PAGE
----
On March 24, 2010, the U.S. Senate Special Committee on Aging held a hearing with the inflammatory title, “The War on Drugs Meets the War on Pain: Nursing Home Residents Caught in the Crossfire.” At issue is the Drug Enforcement Administration’s recent enforcement of long-standing rules under the Controlled Substances Act, which require that physicians initiate prescriptions of controlled substances for nursing home residents. The nursing home and long-term care pharmacy industries are seeking exemptions from these requirements, claiming that residents are being denied timely access to pain medications.
The Center for Medicare Advocacy and CANHR submitted a statement to the Committee opposing this proposal, pointing out that it would further diminish the role of physicians in nursing home care. Rather than allowing physicians to rubber-stamp orders for narcotic pain medications by phone, Congress should push for enforcement of the current requirement that nursing homes have physicians available 24 hours per day to provide emergency care for residents.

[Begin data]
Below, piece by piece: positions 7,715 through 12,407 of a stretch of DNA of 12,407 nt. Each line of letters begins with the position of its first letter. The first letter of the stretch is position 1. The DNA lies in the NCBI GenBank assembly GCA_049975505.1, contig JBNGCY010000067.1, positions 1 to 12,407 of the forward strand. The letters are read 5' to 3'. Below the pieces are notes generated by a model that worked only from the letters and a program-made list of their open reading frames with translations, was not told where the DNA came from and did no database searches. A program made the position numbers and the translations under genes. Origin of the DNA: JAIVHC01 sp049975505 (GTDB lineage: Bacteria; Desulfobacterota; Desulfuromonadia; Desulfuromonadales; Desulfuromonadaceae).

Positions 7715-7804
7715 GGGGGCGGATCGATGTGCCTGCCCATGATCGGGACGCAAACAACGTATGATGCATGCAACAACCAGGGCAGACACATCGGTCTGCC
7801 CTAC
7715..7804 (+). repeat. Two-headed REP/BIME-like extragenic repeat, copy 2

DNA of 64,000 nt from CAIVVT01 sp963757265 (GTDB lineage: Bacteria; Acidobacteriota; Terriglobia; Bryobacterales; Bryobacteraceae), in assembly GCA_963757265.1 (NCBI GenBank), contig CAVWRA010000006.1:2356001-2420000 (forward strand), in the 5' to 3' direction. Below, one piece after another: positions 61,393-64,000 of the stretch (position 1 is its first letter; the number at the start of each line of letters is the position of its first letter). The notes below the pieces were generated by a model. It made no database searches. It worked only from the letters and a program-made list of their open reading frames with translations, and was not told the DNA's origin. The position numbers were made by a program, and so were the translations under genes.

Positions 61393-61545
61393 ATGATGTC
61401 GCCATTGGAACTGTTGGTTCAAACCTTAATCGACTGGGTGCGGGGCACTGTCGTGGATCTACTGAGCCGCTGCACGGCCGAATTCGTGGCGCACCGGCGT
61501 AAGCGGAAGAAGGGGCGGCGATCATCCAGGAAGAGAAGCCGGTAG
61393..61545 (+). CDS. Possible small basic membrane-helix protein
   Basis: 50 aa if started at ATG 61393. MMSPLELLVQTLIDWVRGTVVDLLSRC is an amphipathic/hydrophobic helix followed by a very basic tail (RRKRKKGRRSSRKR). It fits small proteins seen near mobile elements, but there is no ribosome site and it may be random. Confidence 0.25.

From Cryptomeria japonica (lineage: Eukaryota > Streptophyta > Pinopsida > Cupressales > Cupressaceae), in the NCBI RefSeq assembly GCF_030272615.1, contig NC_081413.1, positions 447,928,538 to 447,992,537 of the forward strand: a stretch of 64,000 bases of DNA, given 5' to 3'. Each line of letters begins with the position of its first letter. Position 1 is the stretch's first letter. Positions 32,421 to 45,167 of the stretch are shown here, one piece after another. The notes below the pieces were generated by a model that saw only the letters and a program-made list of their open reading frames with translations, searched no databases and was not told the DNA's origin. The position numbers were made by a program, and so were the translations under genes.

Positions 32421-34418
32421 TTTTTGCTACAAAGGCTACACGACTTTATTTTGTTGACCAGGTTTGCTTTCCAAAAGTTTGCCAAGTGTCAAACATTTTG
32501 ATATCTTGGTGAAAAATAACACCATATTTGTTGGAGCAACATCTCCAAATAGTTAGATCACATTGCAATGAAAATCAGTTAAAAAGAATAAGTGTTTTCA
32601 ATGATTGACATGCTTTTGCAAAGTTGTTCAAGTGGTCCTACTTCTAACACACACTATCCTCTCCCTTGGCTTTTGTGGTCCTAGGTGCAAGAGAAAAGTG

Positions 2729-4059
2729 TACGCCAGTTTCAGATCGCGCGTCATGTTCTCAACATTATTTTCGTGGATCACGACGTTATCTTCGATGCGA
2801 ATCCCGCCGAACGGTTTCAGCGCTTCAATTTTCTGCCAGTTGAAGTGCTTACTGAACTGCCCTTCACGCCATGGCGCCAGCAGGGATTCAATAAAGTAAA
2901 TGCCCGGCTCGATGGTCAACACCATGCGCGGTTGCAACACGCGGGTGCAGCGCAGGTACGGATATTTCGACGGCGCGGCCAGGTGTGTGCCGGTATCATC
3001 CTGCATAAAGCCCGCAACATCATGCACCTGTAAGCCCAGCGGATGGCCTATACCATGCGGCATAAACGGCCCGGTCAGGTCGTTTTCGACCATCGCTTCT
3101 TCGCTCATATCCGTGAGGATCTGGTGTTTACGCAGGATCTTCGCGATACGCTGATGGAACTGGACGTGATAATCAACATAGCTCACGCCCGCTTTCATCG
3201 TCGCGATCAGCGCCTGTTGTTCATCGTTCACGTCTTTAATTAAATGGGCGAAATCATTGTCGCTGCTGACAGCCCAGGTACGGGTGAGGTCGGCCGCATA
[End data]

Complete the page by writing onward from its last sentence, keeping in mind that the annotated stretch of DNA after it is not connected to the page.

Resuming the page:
The real medication issue that the Committee and Congress should be addressing is the epidemic misuse of antipsychotic drugs by nursing homes to chemically restrain residents. Almost five years ago, the Food and Drug Administration issued its first “black box” warning against the use of antipsychotic drugs for persons who have dementia, cautioning that the drugs substantially increase their risk of death. Yet the federal government reports that more than 350,000 nursing home residents, most of whom have dementia, are receiving antipsychotic drugs. An FDA official testified in 2007 that 15,000 nursing home residents a year die from the off-label use of antipsychotic drugs.